Don’t just restrain the mind – retrain it
Suppose a horse-rider finds their horse going off in dangerous directions. They will have to restrain it, and restrain it forcefully if it is recalcitrant. But eventually they need to retrain it – after all, the horse is not meant to be just kept passive, but to be used for riding to one’s desired destination.
We need to deal with our mind similarly. The Bhagavad-gita (06.06) cautions that the mind often acts like our enemy. It frequently veers off course, getting distracted by trivial things. Sometimes, it veers so wildly off-course as to take U-turns, that is, it impels us to do the very things we had resolved not to do.
Restraining the mind forever is impossible because the mind can’t be made totally inactive; it can’t stop thinking entirely. It habitually thinks of those things that it believes are enjoyable. Because we are presently attached to material things, the mind often goes forcefully towards worldly objects.
Retraining the mind centers on changing its conception of what is enjoyable. The supreme source of pleasure is Krishna, our all-attractive Lord, whose parts we are eternally. We realize this truth through the purification coming from diligent bhakti practice.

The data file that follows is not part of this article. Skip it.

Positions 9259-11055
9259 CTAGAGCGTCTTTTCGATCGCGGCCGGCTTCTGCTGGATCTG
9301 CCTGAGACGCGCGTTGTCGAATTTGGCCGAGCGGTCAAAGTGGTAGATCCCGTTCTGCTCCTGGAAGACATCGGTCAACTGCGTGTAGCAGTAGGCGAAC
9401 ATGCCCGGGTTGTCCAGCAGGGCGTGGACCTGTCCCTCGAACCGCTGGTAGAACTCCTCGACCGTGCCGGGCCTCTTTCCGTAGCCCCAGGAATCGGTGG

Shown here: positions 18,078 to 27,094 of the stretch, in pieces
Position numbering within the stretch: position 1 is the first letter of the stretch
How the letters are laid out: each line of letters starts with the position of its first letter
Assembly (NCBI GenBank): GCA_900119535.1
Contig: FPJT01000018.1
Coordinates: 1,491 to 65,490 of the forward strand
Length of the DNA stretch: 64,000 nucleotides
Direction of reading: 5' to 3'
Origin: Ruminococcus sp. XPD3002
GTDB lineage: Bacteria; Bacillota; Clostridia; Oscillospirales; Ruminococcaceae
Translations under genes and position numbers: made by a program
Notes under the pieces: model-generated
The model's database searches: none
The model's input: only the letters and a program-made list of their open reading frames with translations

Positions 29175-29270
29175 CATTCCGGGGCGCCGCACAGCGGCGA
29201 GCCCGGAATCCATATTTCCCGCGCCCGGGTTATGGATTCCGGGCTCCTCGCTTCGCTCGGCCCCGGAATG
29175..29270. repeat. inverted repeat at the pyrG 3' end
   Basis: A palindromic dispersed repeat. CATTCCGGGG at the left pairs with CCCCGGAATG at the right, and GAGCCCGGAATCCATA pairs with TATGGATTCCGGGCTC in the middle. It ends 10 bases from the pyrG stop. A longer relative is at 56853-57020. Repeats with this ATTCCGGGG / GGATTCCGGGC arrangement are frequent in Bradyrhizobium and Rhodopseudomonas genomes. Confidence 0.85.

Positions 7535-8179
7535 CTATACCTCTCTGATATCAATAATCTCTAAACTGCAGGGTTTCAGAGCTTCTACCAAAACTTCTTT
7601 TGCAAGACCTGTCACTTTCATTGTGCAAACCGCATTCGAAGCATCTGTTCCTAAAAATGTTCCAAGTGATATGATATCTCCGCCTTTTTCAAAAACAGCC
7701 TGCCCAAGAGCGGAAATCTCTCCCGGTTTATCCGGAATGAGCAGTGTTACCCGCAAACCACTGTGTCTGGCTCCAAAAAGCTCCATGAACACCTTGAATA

Till such realization dawns, we need to train ourselves to bring the mind back towards Krishna whenever and wherever it wanders, as the Gita (06.26) enjoins. For reorienting the mind thus, we need to find within the realm of bhakti things that we feel natural affinity to. If we make such attractive spiritual sense objects easily accessible, refocusing on Krishna becomes less strenuous and more relishable.
By consistent contact with Krishna, the mind gradually becomes purified and increasingly relishes higher happiness in him. Thereafter, it will habitually move towards him even when worldly objects allure it away from him. Such a retrained mind will be our best friend.
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